This button allows you to delete the currently active tab. Other tabs are left open. If there is only one remaining Workspace tab, the tabs will no longer be displayed. It is not possible to delete the last remaining tab.
The New Window button launches a new instance of Dolphin. It is possible to copy and move files and folders from one Dolphin window to another. This is another flexibility option that gives you the ability to work in whatever way is comfortable for you.
The three Views buttons are designed to display the contents of folders in different ways, again giving you the option of viewing things in a way that is most meaningful and useful for you or in a particular situation.
The leftmost of these three buttons is the Icon view. This is just display of the icons in left-right rows. Where possible, the files are shown as previews rather than icons. The left Workspace in Figure 3 shows the icon view.
The middle button in Figure 2 is the Details view. This is a vertical listing of each folder and file in the displayed folder and includes information such as the file size, type, the date the file was created or last modified, the permissions and the owner of the file. In Figure 3 below many of the columns are not shown but you can slide the horizontal scroll bar to see the other columns.
Note: This version of Dolphin was released today (as of this writing), August 27, 2008. At least it was installed this morning via automatic YUM updates. It has a new feature in which the folders which have files that can be shown as previews have the first few previews superimposed on the folder icon.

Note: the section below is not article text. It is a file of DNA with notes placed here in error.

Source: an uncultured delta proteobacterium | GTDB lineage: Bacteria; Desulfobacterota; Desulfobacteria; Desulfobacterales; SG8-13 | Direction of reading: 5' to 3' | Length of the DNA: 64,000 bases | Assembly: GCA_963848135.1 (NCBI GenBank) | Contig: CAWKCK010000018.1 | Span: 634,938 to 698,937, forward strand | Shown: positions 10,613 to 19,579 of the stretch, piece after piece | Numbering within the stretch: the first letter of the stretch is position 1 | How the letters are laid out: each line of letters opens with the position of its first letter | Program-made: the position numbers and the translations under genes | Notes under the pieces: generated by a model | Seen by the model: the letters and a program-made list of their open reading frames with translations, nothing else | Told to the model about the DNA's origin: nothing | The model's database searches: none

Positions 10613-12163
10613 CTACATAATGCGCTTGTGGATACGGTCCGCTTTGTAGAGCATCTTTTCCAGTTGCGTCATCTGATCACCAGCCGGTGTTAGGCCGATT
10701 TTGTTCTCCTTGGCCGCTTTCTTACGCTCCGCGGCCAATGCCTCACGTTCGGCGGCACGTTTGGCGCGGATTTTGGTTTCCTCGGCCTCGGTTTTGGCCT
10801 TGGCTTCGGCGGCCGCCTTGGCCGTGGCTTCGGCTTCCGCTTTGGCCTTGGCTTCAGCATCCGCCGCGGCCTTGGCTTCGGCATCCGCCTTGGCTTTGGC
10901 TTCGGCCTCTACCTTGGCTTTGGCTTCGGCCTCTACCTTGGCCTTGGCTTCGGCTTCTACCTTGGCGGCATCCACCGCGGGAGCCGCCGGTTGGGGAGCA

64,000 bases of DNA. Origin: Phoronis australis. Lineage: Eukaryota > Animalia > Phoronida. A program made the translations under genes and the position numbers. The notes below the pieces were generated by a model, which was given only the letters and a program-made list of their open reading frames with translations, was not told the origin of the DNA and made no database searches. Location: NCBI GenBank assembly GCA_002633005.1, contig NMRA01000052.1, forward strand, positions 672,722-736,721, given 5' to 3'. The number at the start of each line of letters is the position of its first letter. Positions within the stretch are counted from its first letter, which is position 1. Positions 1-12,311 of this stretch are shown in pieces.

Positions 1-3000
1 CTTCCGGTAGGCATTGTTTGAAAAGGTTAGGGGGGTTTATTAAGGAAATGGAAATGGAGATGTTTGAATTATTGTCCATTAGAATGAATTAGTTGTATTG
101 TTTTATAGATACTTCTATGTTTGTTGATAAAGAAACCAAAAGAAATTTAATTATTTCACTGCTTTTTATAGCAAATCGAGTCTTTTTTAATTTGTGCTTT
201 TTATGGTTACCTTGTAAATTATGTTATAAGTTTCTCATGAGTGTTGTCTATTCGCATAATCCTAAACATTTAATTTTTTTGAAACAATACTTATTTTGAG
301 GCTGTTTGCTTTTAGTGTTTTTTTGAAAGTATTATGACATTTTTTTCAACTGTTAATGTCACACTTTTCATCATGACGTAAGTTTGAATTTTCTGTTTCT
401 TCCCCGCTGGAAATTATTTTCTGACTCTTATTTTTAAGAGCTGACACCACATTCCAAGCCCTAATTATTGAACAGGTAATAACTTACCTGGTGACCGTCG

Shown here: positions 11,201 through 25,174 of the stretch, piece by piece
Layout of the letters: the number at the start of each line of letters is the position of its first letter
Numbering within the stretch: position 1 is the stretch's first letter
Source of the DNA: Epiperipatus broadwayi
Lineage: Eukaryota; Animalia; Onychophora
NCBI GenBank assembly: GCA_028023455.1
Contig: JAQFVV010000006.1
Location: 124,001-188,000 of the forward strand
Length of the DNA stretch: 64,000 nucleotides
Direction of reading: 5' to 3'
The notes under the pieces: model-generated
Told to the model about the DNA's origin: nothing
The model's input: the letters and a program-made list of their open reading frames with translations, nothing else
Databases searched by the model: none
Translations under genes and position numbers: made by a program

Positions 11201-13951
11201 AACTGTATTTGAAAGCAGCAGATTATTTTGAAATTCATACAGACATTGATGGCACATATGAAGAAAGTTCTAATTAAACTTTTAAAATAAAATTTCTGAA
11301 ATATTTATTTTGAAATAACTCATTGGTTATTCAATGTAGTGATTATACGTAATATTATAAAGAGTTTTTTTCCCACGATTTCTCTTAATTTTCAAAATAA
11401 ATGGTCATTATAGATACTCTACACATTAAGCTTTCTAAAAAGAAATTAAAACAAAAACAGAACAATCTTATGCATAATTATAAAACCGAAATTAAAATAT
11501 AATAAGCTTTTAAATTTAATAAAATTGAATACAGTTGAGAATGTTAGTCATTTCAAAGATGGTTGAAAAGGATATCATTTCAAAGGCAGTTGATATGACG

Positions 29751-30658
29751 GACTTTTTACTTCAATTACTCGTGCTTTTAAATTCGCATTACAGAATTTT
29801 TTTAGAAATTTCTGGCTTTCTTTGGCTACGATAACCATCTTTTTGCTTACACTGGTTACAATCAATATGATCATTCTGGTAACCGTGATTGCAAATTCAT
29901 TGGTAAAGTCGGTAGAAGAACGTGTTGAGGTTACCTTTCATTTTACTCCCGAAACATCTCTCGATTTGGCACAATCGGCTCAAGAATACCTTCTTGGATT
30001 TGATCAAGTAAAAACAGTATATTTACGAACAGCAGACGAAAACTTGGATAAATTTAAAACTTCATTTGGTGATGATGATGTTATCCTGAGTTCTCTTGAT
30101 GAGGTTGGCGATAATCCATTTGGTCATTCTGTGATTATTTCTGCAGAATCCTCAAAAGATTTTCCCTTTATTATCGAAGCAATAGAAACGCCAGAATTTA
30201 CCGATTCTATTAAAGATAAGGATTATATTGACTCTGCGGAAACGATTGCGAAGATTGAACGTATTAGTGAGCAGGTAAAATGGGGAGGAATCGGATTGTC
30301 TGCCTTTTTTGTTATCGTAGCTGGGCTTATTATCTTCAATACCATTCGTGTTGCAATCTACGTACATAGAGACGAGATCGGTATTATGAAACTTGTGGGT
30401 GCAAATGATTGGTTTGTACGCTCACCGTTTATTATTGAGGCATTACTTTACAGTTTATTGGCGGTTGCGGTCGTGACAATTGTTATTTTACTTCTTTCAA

The Preview button turns the preview feature on and off. Previews show the first page of a document or a small thumbnail view of a graphic. Having this enabled takes memory and CPU cycles so can be a drag on the performance of systems with slow processors or small amounts of RAM. In such instances you may want to disable previews.
The Split icon, the one with the green plus (+) sign is shown when there is a single Workspace in a tab. Clicking on this button splits the Workspace into two. Figure 3 shows a split Workspace. When the Workspace is split, the Close icon, with the red minus (-) sign is displayed. Clicking on the Close button closes the active workspace.
The Zoom icons, one for zoom in and one for zoom out, increase and decrease the size of the icons or previes in the active Workspace. This is the same function as the zoom slider at the bottom of the right hand Workspace in Figure 3, above.
Configure Toolbar / Configure Dolphin
These buttons open the windows to configure the Toolbar and to configure Dolphin, respectively. Refer to Configuring Dolphin for details on configuring Dolphin and the Toolbar.
This button opens the Dolphin handbook which is a very nice set of instructions for using Dolphin.
About Dolphin / About KDE
These two buttons open small windows with a little bit of information about Dolphin and KDE, respectively. This information is the version number and the author(s) as well as some other tidbits.
Just what its name implies, this button exits from Dolphin and closes it.